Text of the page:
When I was in college, for one of the classes I took we had to be in the science center using the special computers there. In the assignments, there were little hidden twists and turns that you have to figure out in order to successfully complete the program and the projects of the week. These guys would all team up and I would hear them say “Oh! I figured it out! This is what you have to do...”. I’m over on the other side of the room and I knew instinctively they weren't ever going to tell me that stuff.
Even for straight forward things, I would go over and ask them and they literally wouldn’t even acknowledge me. There are things like that that definitely made it harder to persevere.
At the end of that class, we had to do a group project. When I had to find a partner it was like standing on the school ground getting picked for teams and you’re the last kid standing there. I’m had to send an email out to the whole class and ask if anybody needed a partner. It was this very public declaration of being an ‘other’. In the end, this guy who became my partner ended up being one of my favorite people I’ve ever worked with on a project at Harvard.
Can you survive that? Yea, absolutely. It sucks, but it’s not something catastrophic that happened. But a series of those things happening, makes you question: ‘Is this really where I want to be?’ ‘Is this the environment I want to be in?’ I know that women or all people of diversity are sitting there asking themselves.
The thing was, starting from 4th grade, I loved programming and I loved making pictures with programming. I already loved it. So if people were telling me I shouldn’t be doing this or that I was an ‘other’ that was more of an annoyance that I had to ignore. I had great friends and a great support system outside of that class. When I love something I am pretty much a dog with a bone about it. I’m not going to let that go. It was something I was willing to persevere through.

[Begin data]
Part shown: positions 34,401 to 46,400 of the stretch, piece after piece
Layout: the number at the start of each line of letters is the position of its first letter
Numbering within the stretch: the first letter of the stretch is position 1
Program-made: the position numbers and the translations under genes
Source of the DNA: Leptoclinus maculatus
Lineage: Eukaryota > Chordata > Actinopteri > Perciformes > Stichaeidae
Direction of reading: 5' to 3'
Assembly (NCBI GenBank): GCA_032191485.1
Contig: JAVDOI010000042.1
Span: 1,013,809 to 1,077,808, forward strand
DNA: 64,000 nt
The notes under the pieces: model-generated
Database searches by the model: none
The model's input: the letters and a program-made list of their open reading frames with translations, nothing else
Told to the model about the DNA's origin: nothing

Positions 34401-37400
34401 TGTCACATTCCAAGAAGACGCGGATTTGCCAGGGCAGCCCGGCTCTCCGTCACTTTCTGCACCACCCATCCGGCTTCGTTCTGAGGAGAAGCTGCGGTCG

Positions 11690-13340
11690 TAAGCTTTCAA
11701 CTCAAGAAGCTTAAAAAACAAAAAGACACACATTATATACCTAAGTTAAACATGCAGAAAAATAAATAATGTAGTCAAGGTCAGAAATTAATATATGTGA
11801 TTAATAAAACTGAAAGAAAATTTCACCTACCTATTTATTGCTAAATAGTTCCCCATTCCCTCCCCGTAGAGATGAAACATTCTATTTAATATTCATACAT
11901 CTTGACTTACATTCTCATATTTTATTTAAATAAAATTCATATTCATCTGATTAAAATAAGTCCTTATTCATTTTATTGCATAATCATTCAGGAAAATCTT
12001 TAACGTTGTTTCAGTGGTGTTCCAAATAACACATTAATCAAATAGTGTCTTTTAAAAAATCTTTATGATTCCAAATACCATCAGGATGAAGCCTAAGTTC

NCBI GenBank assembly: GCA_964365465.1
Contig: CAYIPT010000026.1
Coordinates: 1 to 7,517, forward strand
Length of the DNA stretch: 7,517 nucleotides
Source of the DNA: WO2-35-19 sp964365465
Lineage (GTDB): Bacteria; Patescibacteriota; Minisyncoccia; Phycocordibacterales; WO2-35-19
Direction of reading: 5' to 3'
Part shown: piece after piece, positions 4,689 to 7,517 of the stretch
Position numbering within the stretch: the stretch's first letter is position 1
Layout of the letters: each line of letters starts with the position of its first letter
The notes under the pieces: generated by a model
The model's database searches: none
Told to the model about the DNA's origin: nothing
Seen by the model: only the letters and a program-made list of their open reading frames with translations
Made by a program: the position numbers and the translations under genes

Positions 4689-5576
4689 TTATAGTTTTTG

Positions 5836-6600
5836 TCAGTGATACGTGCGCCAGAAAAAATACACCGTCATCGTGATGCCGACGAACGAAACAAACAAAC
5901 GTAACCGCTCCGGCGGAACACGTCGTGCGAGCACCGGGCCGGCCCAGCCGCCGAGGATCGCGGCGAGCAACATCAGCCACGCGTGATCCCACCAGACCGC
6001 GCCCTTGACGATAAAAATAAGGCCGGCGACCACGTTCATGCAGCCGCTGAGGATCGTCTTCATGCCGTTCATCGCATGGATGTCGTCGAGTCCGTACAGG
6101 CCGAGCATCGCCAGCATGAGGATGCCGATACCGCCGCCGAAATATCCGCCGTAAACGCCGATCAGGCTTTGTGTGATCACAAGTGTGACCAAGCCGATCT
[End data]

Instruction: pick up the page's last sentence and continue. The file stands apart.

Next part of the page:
How would you help other women persevere? If you could give them a superpower, what would it be?
For them to be able to see through when someone is saying something that’s fact and when they’re just saying what they think. I think as women we want to be really sure that what we’re saying is true but there are other people in the world that just trust what they think and so they say it as fact which makes us shrink and our voices get smaller. We get looped right into a place of imposter syndrome. Should I really be here? Am I smart enough to be here, am I qualified to be here? If we all had the superpower of ‘Oh no, that dude is just kind of spouting his opinion.’ Suddenly you go oh I don’t actually think he’s right and I am going to state my opinion and I’ll do it in a way that feel authentic to me. Ultimately, that is going to be better for everyone involved in a project because two people’s experiences and ideas about something are going to come to something greater. So that’s the superpower - see through the veil of mistaking confidence for knowledge.
What’s something fun that you’ve done recently that you’re excited about?
A year ago in January I went to Burma also known as Myanmar and did a 3 week photography trip with this woman that shot for National Geographic for years. We were on a boat on a river where tourists don’t ever go and we would just say ‘That looks like a cool town!’ and pull over.
The first time we stopped, our translator asked when was the last time they had visitors and they said “Oh 2006!” We visited all these amazing very rural towns along the river. Some may have had a generator for lights at night but many didn’t. There were all dirt roads, cows and pigs wandering around, lots of agriculture, and the most lovely people ever. The kids would run through the streets following us because they were just fascinated by this pack of white people that had arrived in their town. We would shoot pictures of them and show them on the back of the cameras and the whole pack of kids would roar with laughter and delight.